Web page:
Organizing the UFW was difficult due to the transient lives of the workers. They endured long working hours in harsh conditions for meager wages and had little time for activities outside of work. However, in 1965, Chávez and the NFWA joined a group of Filipino farm workers and began a boycott that lasted five years against the Delano, California grape growers. In fact, throughout the 1960s and 70s, Chávez led many boycotts against grape growers. In 1966, he negotiated his first union contract with Schenley Vineyards. During 1967-70, the grape boycott became an international demonstration with people in many countries refusing to purchase grapes as a sign of support for the UFW (www.ufw.org).
Another peaceful reform tactic that Chávez used was fasting. In 1968, Chávez began his first fast. It lasted for 25 days and was an attempt to keep the farm workers dedicated to non-violent reform tactics. Senator Robert F. Kennedy traveled to California to visit with Chávez, at which time he broke his fast (www.ufw.org).
Women often took their children to the fields because of an inability to find (and afford) childcare. Chávez and the UFW investigated the effects of pesticides on the health of the farm workers. Growers often used pesticides, which contained carcinogens. Children, working in the fields, were particularly vulnerable to the illnesses caused by the pesticides. In fact, unborn fetuses absorb the harmful chemicals through their mothers' exposure. In 1988, Chávez fasted for 36 days, only drinking water, in what was called the Fast for Life. Numerous influential people and celebrities participated, including Reverend Jesse Jackson. The Fast drew attention to the effects of harmful pesticides on consumers.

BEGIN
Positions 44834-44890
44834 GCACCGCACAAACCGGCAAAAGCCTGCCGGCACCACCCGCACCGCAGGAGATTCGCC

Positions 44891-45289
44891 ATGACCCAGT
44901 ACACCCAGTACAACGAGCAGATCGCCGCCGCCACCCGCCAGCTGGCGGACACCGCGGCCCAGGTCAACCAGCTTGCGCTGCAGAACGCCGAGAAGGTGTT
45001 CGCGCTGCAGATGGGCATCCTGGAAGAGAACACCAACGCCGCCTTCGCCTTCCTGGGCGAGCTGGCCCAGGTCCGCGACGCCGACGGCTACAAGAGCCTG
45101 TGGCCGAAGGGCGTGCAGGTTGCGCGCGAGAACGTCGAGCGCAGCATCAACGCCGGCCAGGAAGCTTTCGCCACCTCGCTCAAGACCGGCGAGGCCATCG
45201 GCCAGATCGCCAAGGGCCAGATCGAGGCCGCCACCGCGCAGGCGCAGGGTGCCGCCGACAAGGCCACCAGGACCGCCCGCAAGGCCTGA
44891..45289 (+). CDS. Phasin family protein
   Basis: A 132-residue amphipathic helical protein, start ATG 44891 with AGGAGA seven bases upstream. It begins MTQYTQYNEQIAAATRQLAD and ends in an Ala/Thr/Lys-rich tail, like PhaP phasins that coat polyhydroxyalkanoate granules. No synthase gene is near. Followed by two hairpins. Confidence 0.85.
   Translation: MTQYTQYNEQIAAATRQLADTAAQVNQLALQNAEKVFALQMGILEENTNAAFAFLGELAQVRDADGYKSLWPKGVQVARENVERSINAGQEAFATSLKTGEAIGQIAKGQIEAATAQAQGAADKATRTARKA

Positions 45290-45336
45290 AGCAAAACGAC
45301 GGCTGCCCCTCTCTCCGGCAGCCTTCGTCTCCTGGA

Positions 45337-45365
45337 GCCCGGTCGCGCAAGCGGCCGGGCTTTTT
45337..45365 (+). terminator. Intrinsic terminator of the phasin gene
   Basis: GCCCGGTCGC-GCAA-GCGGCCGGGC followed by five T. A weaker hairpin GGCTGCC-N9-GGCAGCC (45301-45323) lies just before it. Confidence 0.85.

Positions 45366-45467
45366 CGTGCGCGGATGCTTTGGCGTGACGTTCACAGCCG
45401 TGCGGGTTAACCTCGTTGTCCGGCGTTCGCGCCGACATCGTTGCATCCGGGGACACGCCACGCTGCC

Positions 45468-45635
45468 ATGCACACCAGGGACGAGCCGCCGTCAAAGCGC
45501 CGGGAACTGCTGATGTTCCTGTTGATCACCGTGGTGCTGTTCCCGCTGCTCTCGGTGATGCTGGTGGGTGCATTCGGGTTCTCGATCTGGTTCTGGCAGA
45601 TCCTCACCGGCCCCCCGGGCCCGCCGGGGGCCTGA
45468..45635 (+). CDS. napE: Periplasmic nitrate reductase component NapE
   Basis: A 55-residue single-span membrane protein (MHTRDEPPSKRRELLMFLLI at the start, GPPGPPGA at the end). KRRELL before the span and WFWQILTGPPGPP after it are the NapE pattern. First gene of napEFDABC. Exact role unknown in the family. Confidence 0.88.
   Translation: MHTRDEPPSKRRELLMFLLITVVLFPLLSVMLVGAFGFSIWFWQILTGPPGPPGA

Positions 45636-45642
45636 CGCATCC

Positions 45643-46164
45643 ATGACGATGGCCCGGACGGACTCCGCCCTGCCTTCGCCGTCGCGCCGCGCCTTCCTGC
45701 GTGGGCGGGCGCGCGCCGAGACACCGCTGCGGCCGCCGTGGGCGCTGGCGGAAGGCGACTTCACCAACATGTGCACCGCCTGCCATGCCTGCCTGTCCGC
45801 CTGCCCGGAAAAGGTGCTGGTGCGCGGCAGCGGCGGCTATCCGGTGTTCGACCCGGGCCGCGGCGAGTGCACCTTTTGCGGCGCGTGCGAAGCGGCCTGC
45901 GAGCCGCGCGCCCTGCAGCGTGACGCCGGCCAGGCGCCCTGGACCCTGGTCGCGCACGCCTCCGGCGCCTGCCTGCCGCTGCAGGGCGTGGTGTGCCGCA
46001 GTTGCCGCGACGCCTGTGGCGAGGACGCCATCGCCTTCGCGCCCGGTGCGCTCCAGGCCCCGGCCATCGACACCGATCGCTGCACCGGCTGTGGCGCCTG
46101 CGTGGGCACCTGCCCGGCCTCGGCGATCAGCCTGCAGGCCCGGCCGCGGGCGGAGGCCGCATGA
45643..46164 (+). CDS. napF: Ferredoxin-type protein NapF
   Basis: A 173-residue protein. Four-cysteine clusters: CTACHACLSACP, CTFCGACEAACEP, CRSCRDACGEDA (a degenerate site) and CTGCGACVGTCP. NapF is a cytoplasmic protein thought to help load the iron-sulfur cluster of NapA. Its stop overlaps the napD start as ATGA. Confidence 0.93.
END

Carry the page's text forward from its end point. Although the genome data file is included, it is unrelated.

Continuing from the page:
Chávez remained active in the fight for justice and in his proficiency to organize nonviolent demonstrations for workers and civil rights his entire life. The UFW website, www.ufw.org, has a comprehensive list of the boycotts, strikes and demonstrations that were led by him. On April 23, 1993, César Chávez died. At his funeral services, 40,000 mourners marched behind the casket. President Bill Clinton presented the United States Medal of Freedom to César Chávez posthumously on August 8, 1994 (www.ufw.org).
Ties to the Philanthropic Sector
Chávez spent his entire life working to right injustices that plagued his people and countless others. The battle he began continues today through the United Farm Workers Union which protects and advocates for the rights of farm workers. In addition, Chávez's example and the accomplishments of UFW inspired the formation of many Chicano and Latino organizations and the use of organized boycotts and peaceful protest to address subsequent social issues.
Key Related Ideas
- Chicano activism
- child labor reform
- civil rights
- farm workers
- Hispanic/LatinX/Chicano Americans
- Huelga (strike)
- La Causa
- non-violent social action
- peaceful protest
- United States Medal of Freedom
- worker rights.
Important People Related to the Topic
- Dolores Huerta
Ferris, Susan and Ricardo Sandoval. The Fight in the Fields: César Chávez and the Farmworkers Movement. New York: Harcourt Brace and Company, 1997.
Griswold del Castillo, Richard and Richard A. Garcia. César Chávez: a Triumph of Spirit. Norman and London: University of Oklahoma Press, 1995.
Ross, Fred. César Chávez at the Beginning: Conquering Goliath. Keene, California: El Grafico Press Book, United Farm Workers, 1989.
----- http://clnet.sscnet.ucla.edu/research/chavez/. November 9, 2000. Si Se Puede! César E. Chávez and His Legacy.
----- "UFW History." www.ufw.org/history.htm. November 9, 2000. United Farm Workers.
This paper was developed by a student taking a Philanthropic Studies course taught at the Center on Philanthropy at Indiana University. It is offered by Learning To Give and the Center on Philanthropy at Indiana University.